By Guy Flatley








Mark Wahlberg, Christian Bale, Amy Adams, Melissa Leo (Directed by David O. Russell; Written by Paul Attanasio and Lewis Colick; Paramount)

Here come Micky and Dickie. And we do mean Micky Ward and Dickie Eklund. As an avid sports fan, you undoubtedly know that hard-punching “Irish” Micky Ward from Lowell, Massachusetts, played here by Mark Wahlberg, was a wow in the ring during the 1990s, thanks largely to the wise coaching of his half-brother Dickie, a former boxer who lost a battle with drugs, did time in the pen, and became an exemplary inmate before his release. The role of this tricky Dickie, originally assigned to Matt Damon and then to Brad Pitt, was eventually entrusted to Christian Bale. Amy Adams portrays a spirited bartender who serves Irish Micky much more than a brew or two, and Melissa Leo plays the fiercely domineering boss of a tangled brood. Now Playing






Ben Affleck, Jeremy Renner, Jon Hamm, Rebecca Hall, Blake Lively, Pete Postlethwaite, Chris Cooper (Directed by Ben Affleck; Written by Ben Affleck, Peter Craig and Aaron Stockard; Warner Bros. Pictures)

Having made a striking directorial debut with “Gone Baby Gone,” the harrowing 2007 thriller starring his kid brother Casey, Ben Affleck recently decided he was ready for his own close-up. So he took on the weighty challenge of directing, co-writing and starring in “The Town,” an adaptation of Chuck Hogan’s tension-packed crime novel “Prince of Thieves.“ In the film, Affleck plays Doug MacRay, a tough dude who, like his best buddies in Charleston, a blue-collar section of Boston, grooves on robbing banks and armored cars, routinely terrorizing innocent bystanders in the process.

Yet MacRay is not all thug. More and more, his daydreams revolve around life in the slow lane of 9-to-5 employment and connubial cuddling with Claire (Rebecca Hall), a potentially dangerous witness to one of his uglier assaults. Sometimes people decide to make their daydreams come true, but that is not likely to be the real deal for MacRay, whose sense of loyalty to old friends is strong and seemingly unwavering. Besides, if he decides to go legit, he has reason to believe his trigger-happy colleagues in crime--especially "Hurt Locker's" Jeremy Renner as an itchy-fingered gun lover--among them “Mad Men’s” Jon Hamm and “Hurt Locker’s” Jeremy Renner--will brand him a traitor and show him no mercy. So will it be a case of “Stick to Your Own Kind”? Or “Gone MacRay Gone”? Now Playing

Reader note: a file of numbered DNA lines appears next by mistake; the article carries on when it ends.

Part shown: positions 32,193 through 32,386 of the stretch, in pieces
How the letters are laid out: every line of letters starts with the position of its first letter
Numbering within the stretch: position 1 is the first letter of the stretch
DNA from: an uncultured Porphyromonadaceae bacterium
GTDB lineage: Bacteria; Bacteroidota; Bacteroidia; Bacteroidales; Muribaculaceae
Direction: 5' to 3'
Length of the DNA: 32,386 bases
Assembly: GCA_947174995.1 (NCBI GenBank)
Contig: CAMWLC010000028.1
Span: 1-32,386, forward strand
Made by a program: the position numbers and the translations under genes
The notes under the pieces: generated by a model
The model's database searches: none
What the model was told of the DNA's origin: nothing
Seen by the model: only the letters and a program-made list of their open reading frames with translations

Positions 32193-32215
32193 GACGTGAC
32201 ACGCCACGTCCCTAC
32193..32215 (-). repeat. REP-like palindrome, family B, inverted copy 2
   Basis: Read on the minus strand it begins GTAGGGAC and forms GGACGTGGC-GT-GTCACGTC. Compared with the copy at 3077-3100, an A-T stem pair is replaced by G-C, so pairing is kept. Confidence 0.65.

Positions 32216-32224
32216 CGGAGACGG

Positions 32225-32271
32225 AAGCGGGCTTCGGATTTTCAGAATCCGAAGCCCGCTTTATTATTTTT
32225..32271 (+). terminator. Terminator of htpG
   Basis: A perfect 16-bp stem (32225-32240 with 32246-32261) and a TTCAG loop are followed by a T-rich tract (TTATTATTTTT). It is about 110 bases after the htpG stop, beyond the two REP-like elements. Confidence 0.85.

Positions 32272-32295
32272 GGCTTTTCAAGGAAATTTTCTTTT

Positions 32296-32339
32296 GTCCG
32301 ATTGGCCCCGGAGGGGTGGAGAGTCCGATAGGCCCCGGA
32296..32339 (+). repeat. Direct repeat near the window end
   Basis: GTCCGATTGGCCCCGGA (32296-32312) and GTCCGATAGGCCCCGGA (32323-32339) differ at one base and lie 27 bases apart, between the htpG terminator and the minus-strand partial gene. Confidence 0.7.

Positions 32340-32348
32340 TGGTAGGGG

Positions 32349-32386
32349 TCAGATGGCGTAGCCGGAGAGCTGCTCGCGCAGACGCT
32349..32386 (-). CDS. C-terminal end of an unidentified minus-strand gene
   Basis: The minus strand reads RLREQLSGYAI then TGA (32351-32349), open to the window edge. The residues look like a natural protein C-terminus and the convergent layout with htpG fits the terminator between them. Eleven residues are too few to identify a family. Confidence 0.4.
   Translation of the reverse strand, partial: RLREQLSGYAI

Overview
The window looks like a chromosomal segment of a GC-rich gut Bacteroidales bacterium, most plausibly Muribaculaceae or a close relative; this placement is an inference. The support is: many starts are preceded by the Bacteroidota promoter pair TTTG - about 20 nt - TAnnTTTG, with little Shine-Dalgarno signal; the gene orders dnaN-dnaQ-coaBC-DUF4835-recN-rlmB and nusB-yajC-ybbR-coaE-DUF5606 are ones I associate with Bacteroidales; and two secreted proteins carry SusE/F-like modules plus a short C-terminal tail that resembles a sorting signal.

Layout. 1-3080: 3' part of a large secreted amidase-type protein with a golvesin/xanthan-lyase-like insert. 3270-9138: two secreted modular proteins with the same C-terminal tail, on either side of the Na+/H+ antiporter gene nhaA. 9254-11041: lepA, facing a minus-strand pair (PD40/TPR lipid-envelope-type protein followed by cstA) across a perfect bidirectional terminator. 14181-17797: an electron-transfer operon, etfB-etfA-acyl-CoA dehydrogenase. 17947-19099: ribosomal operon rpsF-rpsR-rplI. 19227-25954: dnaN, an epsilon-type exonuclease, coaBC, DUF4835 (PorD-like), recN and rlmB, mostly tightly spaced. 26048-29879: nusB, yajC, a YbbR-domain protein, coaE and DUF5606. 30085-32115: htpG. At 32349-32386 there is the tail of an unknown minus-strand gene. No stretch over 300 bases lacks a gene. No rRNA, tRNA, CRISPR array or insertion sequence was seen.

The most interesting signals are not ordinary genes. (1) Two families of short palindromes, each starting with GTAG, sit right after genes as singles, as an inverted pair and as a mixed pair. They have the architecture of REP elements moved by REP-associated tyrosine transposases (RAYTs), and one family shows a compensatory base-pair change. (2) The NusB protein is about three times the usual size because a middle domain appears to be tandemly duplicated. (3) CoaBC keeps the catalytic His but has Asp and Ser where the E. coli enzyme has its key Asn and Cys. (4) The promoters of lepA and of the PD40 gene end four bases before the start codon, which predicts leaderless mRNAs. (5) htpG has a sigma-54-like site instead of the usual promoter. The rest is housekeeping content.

Ben Affleck, Tommy Lee Jones, Chris Cooper, Kevin Costner, Maria Bello, Craig T. Nelson Rosemarie DeWitt, John Dorman, Liam Ferguson, Dana Eskelson, Tonye Patano, Scott Winters, Candy Huffman (Written and directed by John Wells)

How's this for typecasting? Three first-rate actors who do not get as many gigs as they deserve are starring as a trio of macho, blithely confident employees abruptly sacked by the hot-to-downsize honchos of a Massachusetts shipbuilding firm.

Not that you should think of these wannabe careerists played here by Ben Affleck, Tommy Lee Jones and Chris Cooper as the brethren of the low-level laborers so triumphantly terminated by George Clooney in “Up in the Air.” Ben, Tommy Lee and Chris are—make that were—lavishly paid executives thoroughly accustomed to a life of luxury. That's why having to make do without mansions, pools, Porsches, country clubs, sybaritic getaways and marketable resumes is such a bummer for them.